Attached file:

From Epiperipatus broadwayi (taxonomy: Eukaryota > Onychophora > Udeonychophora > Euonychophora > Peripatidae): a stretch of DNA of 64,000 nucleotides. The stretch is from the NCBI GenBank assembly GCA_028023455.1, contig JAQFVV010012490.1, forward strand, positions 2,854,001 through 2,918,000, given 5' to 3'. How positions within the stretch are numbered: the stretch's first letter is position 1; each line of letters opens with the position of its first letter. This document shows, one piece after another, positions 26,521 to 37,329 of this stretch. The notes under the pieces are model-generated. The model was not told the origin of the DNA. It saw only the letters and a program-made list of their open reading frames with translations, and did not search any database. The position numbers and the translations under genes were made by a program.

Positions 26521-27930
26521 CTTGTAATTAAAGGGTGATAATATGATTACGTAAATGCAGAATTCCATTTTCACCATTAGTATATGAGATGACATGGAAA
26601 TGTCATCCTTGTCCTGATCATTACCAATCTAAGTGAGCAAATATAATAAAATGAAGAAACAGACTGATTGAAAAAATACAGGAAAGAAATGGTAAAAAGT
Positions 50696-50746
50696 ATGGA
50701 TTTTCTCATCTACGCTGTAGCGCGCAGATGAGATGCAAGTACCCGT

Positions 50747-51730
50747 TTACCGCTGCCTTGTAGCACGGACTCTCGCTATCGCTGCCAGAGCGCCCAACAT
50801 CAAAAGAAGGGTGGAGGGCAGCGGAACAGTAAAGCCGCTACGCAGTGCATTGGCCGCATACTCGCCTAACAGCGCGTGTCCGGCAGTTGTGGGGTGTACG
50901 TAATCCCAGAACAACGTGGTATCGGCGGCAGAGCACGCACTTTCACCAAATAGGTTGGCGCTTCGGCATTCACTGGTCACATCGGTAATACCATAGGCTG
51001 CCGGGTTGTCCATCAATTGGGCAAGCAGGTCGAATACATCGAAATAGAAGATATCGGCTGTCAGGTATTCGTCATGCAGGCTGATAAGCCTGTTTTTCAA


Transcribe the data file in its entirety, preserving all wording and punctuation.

From Epiperipatus broadwayi (taxonomy: Eukaryota > Onychophora > Udeonychophora > Euonychophora > Peripatidae): a stretch of DNA of 64,000 nucleotides. The stretch is from the NCBI GenBank assembly GCA_028023455.1, contig JAQFVV010012490.1, forward strand, positions 2,854,001 through 2,918,000, given 5' to 3'. How positions within the stretch are numbered: the stretch's first letter is position 1; each line of letters opens with the position of its first letter. This document shows, one piece after another, positions 26,521 to 37,329 of this stretch. The notes under the pieces are model-generated. The model was not told the origin of the DNA. It saw only the letters and a program-made list of their open reading frames with translations, and did not search any database. The position numbers and the translations under genes were made by a program.

Positions 26521-27930
26521 CTTGTAATTAAAGGGTGATAATATGATTACGTAAATGCAGAATTCCATTTTCACCATTAGTATATGAGATGACATGGAAA
26601 TGTCATCCTTGTCCTGATCATTACCAATCTAAGTGAGCAAATATAATAAAATGAAGAAACAGACTGATTGAAAAAATACAGGAAAGAAATGGTAAAAAGT
Positions 50696-50746
50696 ATGGA
50701 TTTTCTCATCTACGCTGTAGCGCGCAGATGAGATGCAAGTACCCGT

Positions 50747-51730
50747 TTACCGCTGCCTTGTAGCACGGACTCTCGCTATCGCTGCCAGAGCGCCCAACAT
50801 CAAAAGAAGGGTGGAGGGCAGCGGAACAGTAAAGCCGCTACGCAGTGCATTGGCCGCATACTCGCCTAACAGCGCGTGTCCGGCAGTTGTGGGGTGTACG
50901 TAATCCCAGAACAACGTGGTATCGGCGGCAGAGCACGCACTTTCACCAAATAGGTTGGCGCTTCGGCATTCACTGGTCACATCGGTAATACCATAGGCTG
51001 CCGGGTTGTCCATCAATTGGGCAAGCAGGTCGAATACATCGAAATAGAAGATATCGGCTGTCAGGTATTCGTCATGCAGGCTGATAAGCCTGTTTTTCAA